Another negative aspect is that the same grade is given to those who score 100% and the other who scores 90%. On the other hand, a student getting 59% fails because he will get an F grade. However, the student with 60% is considered eligible for promotion to the next class. For just 1% less percentage, a student may have to repeat his course.
We want to mention here that sometimes teachers set their grades according to the class’s highest percentage. In relative grading, a student who might get an A grade in absolute grading can get a B. Hence, this small modification to the regular grading can hinder in getting his favorite job.
According to Robert Talbert, a mathematics professor at Grand Valley State University, this alphabetical grading scheme demotivates students and corrupts the real purpose of education. It is so because there is no clear link between the grades and the capabilities of students. We must encourage students for what they are best at, and they get grades accordingly.
Alternative Methods to Traditional Grading:
Earlier, we discussed the bright and dark aspects of the traditional grading scales. So, let’s look at other choices that we can adopt as our grading policy at educational institutions.
Plus-Minus Grading Scale:
This method was introduced to shorten the gap in the 10-point traditional grading scale. Each grade has two categories with plus (+) and minus (-) suffixes. This classification indicates the higher and lower performances within these grades. Studies have shown that students put more effort to jump to a higher grade, and this consistent hard work produces significant improvement. Indeed, we will show you the other side too. In this grading practice, the difference between the plus and minus grades is unclear because it depends on the respective institute’s standards.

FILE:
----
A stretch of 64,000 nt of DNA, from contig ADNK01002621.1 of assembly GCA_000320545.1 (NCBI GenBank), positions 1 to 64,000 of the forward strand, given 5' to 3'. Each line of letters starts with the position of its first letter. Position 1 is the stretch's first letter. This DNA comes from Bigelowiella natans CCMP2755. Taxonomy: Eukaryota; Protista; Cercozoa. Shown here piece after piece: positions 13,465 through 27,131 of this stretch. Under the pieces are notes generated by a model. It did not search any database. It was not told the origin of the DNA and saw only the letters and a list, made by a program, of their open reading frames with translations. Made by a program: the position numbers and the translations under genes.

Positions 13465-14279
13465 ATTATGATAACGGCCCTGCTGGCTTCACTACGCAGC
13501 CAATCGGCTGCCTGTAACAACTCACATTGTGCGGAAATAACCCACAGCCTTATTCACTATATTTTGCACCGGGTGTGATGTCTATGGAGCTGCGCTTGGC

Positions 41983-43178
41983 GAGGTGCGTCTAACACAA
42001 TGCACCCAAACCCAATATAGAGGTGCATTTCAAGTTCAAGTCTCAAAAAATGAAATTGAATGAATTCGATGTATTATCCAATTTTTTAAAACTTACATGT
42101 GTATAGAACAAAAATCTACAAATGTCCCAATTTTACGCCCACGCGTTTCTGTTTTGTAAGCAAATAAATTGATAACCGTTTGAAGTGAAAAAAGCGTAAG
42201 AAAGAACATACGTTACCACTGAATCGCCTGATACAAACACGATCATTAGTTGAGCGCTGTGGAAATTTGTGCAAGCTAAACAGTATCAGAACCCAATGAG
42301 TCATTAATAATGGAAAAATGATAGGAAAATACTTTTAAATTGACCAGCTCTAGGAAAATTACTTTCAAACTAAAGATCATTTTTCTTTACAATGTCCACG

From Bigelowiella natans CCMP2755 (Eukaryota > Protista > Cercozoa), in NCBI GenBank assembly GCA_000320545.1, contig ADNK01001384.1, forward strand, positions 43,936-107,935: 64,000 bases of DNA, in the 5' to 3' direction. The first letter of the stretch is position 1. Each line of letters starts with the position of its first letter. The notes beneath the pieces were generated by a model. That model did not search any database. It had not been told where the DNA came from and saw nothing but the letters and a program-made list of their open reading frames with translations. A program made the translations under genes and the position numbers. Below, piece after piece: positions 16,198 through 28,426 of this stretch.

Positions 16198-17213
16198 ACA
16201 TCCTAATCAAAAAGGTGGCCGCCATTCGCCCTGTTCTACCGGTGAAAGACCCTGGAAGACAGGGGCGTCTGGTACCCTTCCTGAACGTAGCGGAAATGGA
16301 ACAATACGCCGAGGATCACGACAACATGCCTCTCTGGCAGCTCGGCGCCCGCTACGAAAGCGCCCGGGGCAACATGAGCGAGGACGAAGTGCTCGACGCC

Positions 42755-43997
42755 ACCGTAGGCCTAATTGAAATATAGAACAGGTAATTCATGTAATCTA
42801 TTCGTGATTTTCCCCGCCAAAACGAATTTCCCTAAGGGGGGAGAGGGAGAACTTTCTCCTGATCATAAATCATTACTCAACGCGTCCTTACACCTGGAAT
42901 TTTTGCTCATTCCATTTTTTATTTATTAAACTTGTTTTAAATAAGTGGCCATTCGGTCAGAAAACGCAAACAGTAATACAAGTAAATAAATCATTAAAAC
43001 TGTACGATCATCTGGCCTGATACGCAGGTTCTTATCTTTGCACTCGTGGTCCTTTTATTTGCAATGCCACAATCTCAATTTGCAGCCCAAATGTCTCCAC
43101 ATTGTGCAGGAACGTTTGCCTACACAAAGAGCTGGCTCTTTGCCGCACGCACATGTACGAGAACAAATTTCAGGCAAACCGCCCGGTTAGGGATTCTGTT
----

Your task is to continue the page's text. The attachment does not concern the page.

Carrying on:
7-Point Grading Scale System:
Besides the method mentioned above, the 7-point grading strategy also reduces the range of a particular grade. The alphabets are assigned to the following divisions:
A= 93% to 100%
B= 85% to 92%
C= 77% to 84%
D= 70% to 77%
F= 0% to 69%
You can observe, in this modified policy, students with 50% marks are included in the failure category. Therefore, the failure ratio will increase automatically.
Some Helpful Tips:
Though this grading system is not perfect, its simplicity and benefits have made it familiar. It will be difficult for an institute to opt for a new grading scheme. Don’t worry; here are some useful advice for the education experts and influencers to practice other than grading.
Constructive Feedback and In-Person Sessions:
It happens that teachers assign alphabets to their pupils who have any questions regarding grading. It is highly recommendable to meet your students in person, if possible, to discuss their areas of improvement. Additionally, small constructive feedback will aid students to overcome their shortcomings.
Please encourage your students to self-analyze their performance and see their low points. Students must know their weaknesses first if they want to improve.
We have tried to critically summarize the advantages and disadvantages of the traditional grading system. By standardizing the general grading strategy, we will reward the students according to their competency.